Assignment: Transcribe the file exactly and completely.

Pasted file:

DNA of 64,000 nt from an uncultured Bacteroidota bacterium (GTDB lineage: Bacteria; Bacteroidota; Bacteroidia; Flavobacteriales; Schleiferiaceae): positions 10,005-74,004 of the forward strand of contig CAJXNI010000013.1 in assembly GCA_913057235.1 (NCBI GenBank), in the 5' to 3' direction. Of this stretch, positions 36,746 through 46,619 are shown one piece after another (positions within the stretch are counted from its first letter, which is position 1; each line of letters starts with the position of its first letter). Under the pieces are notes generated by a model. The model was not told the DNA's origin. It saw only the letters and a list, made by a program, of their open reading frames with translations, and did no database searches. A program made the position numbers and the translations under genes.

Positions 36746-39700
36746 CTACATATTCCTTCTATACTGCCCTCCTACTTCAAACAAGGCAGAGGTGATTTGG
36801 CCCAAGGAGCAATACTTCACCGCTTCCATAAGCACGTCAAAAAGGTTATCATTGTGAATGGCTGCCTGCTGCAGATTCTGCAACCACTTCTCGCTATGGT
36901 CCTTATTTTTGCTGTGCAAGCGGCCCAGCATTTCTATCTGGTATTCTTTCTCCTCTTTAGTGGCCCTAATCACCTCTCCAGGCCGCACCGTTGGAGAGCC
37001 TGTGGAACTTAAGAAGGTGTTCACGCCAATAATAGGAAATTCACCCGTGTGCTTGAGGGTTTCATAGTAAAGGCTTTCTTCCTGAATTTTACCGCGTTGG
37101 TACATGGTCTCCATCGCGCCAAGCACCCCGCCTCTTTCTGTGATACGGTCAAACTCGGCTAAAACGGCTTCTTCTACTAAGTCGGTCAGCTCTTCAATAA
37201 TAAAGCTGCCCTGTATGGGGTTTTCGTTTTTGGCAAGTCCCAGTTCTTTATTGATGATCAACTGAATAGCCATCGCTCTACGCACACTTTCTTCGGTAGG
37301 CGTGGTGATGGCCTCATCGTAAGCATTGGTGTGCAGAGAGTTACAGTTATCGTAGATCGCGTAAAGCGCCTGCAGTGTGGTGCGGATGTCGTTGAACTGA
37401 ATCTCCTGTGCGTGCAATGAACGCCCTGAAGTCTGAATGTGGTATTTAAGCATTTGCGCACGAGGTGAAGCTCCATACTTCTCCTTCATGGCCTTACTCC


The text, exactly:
DNA of 64,000 nt from an uncultured Bacteroidota bacterium (GTDB lineage: Bacteria; Bacteroidota; Bacteroidia; Flavobacteriales; Schleiferiaceae): positions 10,005-74,004 of the forward strand of contig CAJXNI010000013.1 in assembly GCA_913057235.1 (NCBI GenBank), in the 5' to 3' direction. Of this stretch, positions 36,746 through 46,619 are shown one piece after another (positions within the stretch are counted from its first letter, which is position 1; each line of letters starts with the position of its first letter). Under the pieces are notes generated by a model. The model was not told the DNA's origin. It saw only the letters and a list, made by a program, of their open reading frames with translations, and did no database searches. A program made the position numbers and the translations under genes.

Positions 36746-39700
36746 CTACATATTCCTTCTATACTGCCCTCCTACTTCAAACAAGGCAGAGGTGATTTGG
36801 CCCAAGGAGCAATACTTCACCGCTTCCATAAGCACGTCAAAAAGGTTATCATTGTGAATGGCTGCCTGCTGCAGATTCTGCAACCACTTCTCGCTATGGT
36901 CCTTATTTTTGCTGTGCAAGCGGCCCAGCATTTCTATCTGGTATTCTTTCTCCTCTTTAGTGGCCCTAATCACCTCTCCAGGCCGCACCGTTGGAGAGCC
37001 TGTGGAACTTAAGAAGGTGTTCACGCCAATAATAGGAAATTCACCCGTGTGCTTGAGGGTTTCATAGTAAAGGCTTTCTTCCTGAATTTTACCGCGTTGG
37101 TACATGGTCTCCATCGCGCCAAGCACCCCGCCTCTTTCTGTGATACGGTCAAACTCGGCTAAAACGGCTTCTTCTACTAAGTCGGTCAGCTCTTCAATAA
37201 TAAAGCTGCCCTGTATGGGGTTTTCGTTTTTGGCAAGTCCCAGTTCTTTATTGATGATCAACTGAATAGCCATCGCTCTACGCACACTTTCTTCGGTAGG
37301 CGTGGTGATGGCCTCATCGTAAGCATTGGTGTGCAGAGAGTTACAGTTATCGTAGATCGCGTAAAGCGCCTGCAGTGTGGTGCGGATGTCGTTGAACTGA
37401 ATCTCCTGTGCGTGCAATGAACGCCCTGAAGTCTGAATGTGGTATTTAAGCATTTGCGCACGAGGTGAAGCTCCATACTTCTCCTTCATGGCCTTACTCC